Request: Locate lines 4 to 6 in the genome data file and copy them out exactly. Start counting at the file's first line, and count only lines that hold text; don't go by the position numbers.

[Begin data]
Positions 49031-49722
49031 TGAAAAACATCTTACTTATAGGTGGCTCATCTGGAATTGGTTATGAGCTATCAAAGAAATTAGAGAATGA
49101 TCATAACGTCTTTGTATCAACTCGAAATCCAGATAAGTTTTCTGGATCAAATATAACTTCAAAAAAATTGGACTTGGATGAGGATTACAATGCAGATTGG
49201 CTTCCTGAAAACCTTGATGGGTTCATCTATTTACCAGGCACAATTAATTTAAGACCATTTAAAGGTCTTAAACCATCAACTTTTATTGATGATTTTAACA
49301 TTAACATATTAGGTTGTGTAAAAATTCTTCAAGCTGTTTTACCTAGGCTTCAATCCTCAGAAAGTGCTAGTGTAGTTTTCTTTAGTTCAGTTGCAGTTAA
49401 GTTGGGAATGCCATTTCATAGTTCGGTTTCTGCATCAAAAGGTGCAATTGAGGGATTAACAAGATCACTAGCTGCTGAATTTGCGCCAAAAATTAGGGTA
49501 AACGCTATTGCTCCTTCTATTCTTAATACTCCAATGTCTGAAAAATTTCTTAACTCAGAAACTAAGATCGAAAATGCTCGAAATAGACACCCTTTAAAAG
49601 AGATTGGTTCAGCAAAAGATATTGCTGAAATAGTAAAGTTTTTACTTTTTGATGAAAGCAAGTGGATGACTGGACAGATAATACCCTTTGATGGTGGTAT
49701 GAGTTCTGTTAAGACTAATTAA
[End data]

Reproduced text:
49201 CTTCCTGAAAACCTTGATGGGTTCATCTATTTACCAGGCACAATTAATTTAAGACCATTTAAAGGTCTTAAACCATCAACTTTTATTGATGATTTTAACA
49301 TTAACATATTAGGTTGTGTAAAAATTCTTCAAGCTGTTTTACCTAGGCTTCAATCCTCAGAAAGTGCTAGTGTAGTTTTCTTTAGTTCAGTTGCAGTTAA
49401 GTTGGGAATGCCATTTCATAGTTCGGTTTCTGCATCAAAAGGTGCAATTGAGGGATTAACAAGATCACTAGCTGCTGAATTTGCGCCAAAAATTAGGGTA